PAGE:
Suffering, Elemental as Night - V.S. Naipaul
In an age of mandatory multi-culturalism and groupthink --where well-intentioned but stale pieties stand in for close scrutiny on the left, and shrill but defensive assertions parade as rigorous criticism on the right -- it is altogether beneficial to have a writer such as V.S. Naipaul in our midst. Throughout his long and prolific career, Naipaul, who was knighted in 1990 and awarded the Nobel Prize for literature in 2001 (in a rare instance of merit triumphing over politics,) has never bothered to check the cultural pulse before offering his blunt, often incendiary opinions. Although he has won the Booker Prize as well as numerous other British prizes and has lived in England since the age of eighteen, he continues to see himself as an outsider. ''I could not have done this writing in any other country,'' he explained in a recent interview.'' ''To that extent, I am a British writer.''
Naipaul's position is that of someone in a permanent state of exile who has never lost sight / his success and the acclaim that has come with it notwithstanding --of his precarious status as a minority within a minority. (Although true to form, he has been known to mock the very notion of exile, questioning what it means ''in a world of cheap airfares'' where everyone ''can go home.'') He was born in 1932 andgrew up in a large Indian family [of Brahmin caste?], the second of seven children, in the tiny and impoverished town of Port of Spain, Trinidad (his Hindu grandfather came over as an indentured servant.) In 1950, Naipaul left for Oxford on a government scholarship; according to the letters that are collected in Between Father and Son, he delighted in seeing snow for the first time and endured the entrenched snobbism of university life by dint of gritty application (he set set himself to reading straight through chunks of literature:''Chaucer, Shakespeare, Spenser, Milton, Donne, Marlowe,etc'') and care packages from home (which typically included cigarettes as well as tinned staples, such as sugar and juice.), and.'' 178] While still at Oxford he got married to a fellow-student whom he described grudgingly in a letter to his family as ''not unintelligent or altogether unattractive.'' (The unsung Pat would go on to suffer Naipaul's temper, infidelities, and general neglect--he rarely made mention of her in his writing and usually left her home when he went anywhere grand-- in the name of her quiet belief in his genius.) Through sheer will and perseverance, living on the money he made from piecemeal assignments and his wife's income as a school mistress, Naipual proceeded to hurl himself at the cliquish London literary world. He painstakingly carved out a position out for himself as a ''Paki'' writer worth attending to, shooting out three novels before he was thirty, and going on to cement his reputation with what many consider to be his best novel, A House for Mr. Biswas / a tender and funny portrait based on his father, a struggling journalist who dreamed of literary glory. (V.S. Pritchett, usually the least snobby of critics, once described him as ''a brilliant chameleon from the Caribbean,'' and went on to note approvingly that unlike other imported novelists of color, Naipaul knew his place: ''He feels his pain, but he is in command.'')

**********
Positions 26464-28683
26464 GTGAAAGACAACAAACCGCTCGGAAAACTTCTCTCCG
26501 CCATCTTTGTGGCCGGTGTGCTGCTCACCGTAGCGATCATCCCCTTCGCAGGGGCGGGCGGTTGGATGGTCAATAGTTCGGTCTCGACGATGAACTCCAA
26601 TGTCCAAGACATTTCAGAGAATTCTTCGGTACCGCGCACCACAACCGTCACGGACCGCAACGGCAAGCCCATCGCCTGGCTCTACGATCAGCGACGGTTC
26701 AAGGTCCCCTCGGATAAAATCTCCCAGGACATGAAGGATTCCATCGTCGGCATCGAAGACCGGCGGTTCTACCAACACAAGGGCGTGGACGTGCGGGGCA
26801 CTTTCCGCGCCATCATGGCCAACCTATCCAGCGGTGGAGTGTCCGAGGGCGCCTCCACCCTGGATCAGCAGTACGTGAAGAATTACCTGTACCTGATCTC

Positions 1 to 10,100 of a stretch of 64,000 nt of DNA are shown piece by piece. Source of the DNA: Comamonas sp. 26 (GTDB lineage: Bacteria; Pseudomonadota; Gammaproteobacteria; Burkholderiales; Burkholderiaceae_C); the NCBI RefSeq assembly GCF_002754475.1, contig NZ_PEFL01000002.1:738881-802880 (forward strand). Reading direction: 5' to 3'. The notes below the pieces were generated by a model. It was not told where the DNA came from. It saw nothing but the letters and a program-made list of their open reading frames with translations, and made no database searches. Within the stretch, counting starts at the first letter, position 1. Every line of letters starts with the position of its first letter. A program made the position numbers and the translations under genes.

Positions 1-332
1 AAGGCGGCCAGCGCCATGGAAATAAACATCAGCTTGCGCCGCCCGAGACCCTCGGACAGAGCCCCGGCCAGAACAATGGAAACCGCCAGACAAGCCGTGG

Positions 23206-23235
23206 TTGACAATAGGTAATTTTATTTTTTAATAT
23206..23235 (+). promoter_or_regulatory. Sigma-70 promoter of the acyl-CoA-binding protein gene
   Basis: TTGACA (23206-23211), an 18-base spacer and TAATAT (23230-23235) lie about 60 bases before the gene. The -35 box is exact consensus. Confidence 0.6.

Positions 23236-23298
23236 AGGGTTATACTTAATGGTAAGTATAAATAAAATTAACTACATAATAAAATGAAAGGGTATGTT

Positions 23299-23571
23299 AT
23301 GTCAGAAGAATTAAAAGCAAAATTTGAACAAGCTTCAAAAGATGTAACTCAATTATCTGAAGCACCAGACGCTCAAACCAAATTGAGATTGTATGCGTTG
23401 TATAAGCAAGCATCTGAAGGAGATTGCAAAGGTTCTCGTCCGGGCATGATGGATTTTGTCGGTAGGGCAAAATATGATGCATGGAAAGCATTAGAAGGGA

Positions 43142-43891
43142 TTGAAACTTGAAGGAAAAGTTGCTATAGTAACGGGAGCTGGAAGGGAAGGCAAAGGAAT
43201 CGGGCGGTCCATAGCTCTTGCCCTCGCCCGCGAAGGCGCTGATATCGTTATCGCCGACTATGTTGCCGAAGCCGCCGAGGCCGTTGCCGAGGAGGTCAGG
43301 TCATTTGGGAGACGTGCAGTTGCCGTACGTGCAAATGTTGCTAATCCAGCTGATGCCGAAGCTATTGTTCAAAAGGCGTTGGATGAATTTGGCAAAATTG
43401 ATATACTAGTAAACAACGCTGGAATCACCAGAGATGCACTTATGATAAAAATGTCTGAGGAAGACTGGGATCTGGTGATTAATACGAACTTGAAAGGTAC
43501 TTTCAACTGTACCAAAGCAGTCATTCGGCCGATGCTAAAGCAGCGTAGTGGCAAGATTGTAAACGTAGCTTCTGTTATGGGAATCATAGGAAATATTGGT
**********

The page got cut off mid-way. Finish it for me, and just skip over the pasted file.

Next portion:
Yet although he is as entitled to claim the prerogatives of the disenfranchised as much as anyone, Naipaul has always eschewed the rhetoric of marginality. ''To be a victim,'' he has observed, ''is to be absurd.'' Sir Vidya's Shadow, Possessed of a vigorous, casually elegant prose style and infinite curiousity, he has managed to elude every possible ideological niche despite having produced an extraordinary body of work -- twenty-six books in all, including almost equal amounts of fiction and non-fiction -- over the past forty years. With his unbowed independence of mind, his pessimistic convictions about the inevitable abuse of power and the durability of human avarice, Naipaul has been a thorn in the side of bien pensant types of evey political stripe.
This would be all to the good, of course, if Naipaul /known as Vidya to unrequited admirers like Paul Theroux, who several years ago published Sir Vidya's Shadow, a fascinating account of their abruptly terminated friendship in which Naipaul emerges as an unlikable but oddly moving character / were as widely read as he is discussed among a tiny group of ''pointy-headed intellectuals'' (in a phrase he lifted from George Wallace.'')[SV's Shadow, One would think that the mere fact of his wide-ranging interests / he has written about the rise of fundamentalist Islam, the complex legacy of racism in the American South, the decimated energies of India, the genocidal history of Argentina, and the disorder and instability of the post-colonialist Third World -- would gain him a large readership. But the mirror that Naipual holds up to contemporary civilization is a less than flattering one: The tragic view he has expressed from the very beginning, which has seemed to afford him a tonic /strange kind of comfort, offers little in the way of ordinary solace. (''Suffering,'' he explained in a letter from Oxford to his older sister, Kamla, ''* is as elemental as night'' and ''makes more keen the appreciation of happiness.'') Indeed, the very gloominess of his beliefs, characterized by his obsession, as he described it in ''The Enigma of Arrival,'' with ''the idea of decay,'' and his sense of having been born into ''a world past its peak,'' have ensured him a relatively small audience.
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